Original Research

Environmental and nursing-staff factors contributing to aggressive and violent behaviour of patients in mental health facilities

Evalina van Wijk, Annalene Traut, Hester Julie
Curationis | Vol 37, No 1 | a1122 | DOI: https://doi.org/10.4102/curationis.v37i1.1122 | © 2014 Evalina van Wijk, Annalene Traut, Hester Julie | This work is licensed under CC Attribution 4.0
Submitted: 13 October 2012 | Published: 14 August 2014

About the author(s)

Evalina van Wijk, School of Nursing, University of the Western Cape, South Africa
Annalene Traut, School of Nursing, University of the Western Cape, South Africa
Hester Julie, School of Nursing, University of the Western Cape, South Africa

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Background: Aggressive and violent behaviour of inpatients in mental health facilities disrupts the therapeutic alliance and hampers treatment.

Objectives: The aim of the study was to describe patients’ perceptions of the possible environmental and staff factors that might contribute to their aggressive and violent behaviour after admission to a mental health facility; and to propose strategies to prevent and manage such behaviour.

Research design: A qualitative, phenomenological study was utilised, in which purposefully sampled inpatients were interviewed over a six-month period. Inpatients were invited to participate if they had been admitted for at least seven days and were in touch with reality.

Method: Forty inpatients in two mental health facilities in Cape Town participated in face-to-face, semi-structured interviews over a period of six months. Tesch’s descriptive method of open coding formed the framework for the data analysis and presentation of the results. Trustworthiness was ensured in accordance with the principles of credibility, confirmability, transferability and dependability.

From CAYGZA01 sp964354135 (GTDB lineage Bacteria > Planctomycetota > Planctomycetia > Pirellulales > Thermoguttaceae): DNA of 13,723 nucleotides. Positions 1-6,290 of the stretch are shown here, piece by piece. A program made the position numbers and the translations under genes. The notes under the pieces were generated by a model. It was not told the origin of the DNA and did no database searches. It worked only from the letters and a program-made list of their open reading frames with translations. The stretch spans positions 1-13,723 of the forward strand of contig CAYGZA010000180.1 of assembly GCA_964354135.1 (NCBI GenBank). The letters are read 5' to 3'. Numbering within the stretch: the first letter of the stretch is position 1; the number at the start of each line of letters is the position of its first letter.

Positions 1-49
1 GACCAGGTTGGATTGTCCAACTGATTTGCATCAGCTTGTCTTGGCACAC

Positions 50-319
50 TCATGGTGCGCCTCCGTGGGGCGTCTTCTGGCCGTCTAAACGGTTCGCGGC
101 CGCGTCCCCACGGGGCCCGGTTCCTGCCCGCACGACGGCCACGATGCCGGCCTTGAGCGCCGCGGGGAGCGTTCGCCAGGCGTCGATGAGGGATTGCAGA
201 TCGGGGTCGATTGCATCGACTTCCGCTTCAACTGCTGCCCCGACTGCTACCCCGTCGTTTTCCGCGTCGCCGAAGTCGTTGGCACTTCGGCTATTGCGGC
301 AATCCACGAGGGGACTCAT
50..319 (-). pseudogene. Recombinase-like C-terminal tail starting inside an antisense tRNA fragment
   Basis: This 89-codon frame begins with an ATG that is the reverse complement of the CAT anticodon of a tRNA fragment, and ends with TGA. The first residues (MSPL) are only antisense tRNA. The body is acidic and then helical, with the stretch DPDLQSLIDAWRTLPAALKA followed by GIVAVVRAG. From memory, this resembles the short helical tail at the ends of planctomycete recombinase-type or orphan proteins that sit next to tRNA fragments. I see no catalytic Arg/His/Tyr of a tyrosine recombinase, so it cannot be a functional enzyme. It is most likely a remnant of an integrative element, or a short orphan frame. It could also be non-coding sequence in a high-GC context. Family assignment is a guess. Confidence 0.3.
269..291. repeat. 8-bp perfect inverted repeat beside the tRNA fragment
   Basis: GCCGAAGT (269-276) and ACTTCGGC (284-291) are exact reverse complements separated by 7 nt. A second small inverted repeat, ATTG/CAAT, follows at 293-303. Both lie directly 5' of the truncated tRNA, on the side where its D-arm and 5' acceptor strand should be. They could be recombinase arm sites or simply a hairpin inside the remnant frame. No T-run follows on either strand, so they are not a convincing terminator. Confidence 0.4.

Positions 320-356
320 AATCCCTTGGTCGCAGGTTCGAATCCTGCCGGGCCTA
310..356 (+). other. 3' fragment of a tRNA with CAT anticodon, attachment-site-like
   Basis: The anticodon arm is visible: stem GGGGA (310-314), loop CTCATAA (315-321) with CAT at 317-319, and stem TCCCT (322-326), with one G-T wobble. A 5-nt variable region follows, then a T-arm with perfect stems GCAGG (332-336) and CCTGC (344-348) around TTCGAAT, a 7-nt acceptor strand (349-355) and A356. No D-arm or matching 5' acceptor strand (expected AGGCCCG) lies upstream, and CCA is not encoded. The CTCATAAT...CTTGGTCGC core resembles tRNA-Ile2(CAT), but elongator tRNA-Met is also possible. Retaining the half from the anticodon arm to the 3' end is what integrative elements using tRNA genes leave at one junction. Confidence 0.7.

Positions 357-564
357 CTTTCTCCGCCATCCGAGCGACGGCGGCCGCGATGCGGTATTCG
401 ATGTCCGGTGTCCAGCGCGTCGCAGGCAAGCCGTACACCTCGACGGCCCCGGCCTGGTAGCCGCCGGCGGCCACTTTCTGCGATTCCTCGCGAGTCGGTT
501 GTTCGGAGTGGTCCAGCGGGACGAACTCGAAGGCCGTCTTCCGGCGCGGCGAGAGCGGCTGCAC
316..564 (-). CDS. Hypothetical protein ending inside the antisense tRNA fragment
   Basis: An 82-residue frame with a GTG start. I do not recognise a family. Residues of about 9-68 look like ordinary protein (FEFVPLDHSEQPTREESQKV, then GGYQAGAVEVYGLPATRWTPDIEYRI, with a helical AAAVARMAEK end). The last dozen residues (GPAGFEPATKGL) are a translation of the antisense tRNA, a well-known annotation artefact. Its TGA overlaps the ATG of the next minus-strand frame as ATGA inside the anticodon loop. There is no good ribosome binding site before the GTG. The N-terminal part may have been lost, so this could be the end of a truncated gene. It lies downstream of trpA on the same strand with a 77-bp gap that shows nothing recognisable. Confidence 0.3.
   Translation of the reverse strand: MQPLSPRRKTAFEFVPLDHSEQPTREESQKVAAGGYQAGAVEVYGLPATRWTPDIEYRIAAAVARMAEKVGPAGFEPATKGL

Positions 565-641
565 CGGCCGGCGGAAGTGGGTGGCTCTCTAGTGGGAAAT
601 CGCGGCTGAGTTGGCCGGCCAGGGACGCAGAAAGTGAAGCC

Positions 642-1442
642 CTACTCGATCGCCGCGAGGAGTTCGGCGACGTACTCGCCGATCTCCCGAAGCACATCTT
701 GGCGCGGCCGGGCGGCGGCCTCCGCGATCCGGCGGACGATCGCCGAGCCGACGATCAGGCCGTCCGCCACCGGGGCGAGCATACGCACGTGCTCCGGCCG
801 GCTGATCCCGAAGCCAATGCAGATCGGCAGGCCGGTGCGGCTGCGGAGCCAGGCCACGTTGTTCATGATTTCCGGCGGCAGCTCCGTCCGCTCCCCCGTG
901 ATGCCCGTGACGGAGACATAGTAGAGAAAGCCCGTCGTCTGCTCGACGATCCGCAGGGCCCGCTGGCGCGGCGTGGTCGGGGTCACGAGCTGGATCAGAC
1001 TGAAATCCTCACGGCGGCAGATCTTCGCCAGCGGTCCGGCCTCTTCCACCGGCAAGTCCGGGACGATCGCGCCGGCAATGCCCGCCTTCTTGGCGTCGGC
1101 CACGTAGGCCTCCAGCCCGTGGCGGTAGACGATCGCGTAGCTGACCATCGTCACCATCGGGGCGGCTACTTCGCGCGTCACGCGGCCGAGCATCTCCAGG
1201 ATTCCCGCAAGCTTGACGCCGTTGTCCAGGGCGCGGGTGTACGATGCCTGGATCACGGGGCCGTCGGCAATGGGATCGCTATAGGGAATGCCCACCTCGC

Results: Analysis of the data indicates two central categories in the factors contributing to patients’ aggressive and violent behaviour, namely, environmental factors and the attitude and behaviour of staff.

Conclusion: From the perspective of the inpatients included in this study, aggressive and violent episodes are common and require intervention. Specific strategies for preventing such behaviour are proposed and it is recommended that these strategies be incorporated into the in-service training programmes of the staff of mental health facilities. These strategies could prevent, or reduce, aggressive and violent behaviour in in-patient facilities.


mental health facilities;patient behaviour; aggression; violence; environmental factors; nursing staff


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Crossref Citations

1. Comparison of patients’ and staff’s perspectives on the causes of violence and aggression in psychiatric inpatient settings: An integrative review
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Journal of Psychiatric and Mental Health Nursing  vol: 28  issue: 5  first page: 924  year: 2021  
doi: 10.1111/jpm.12758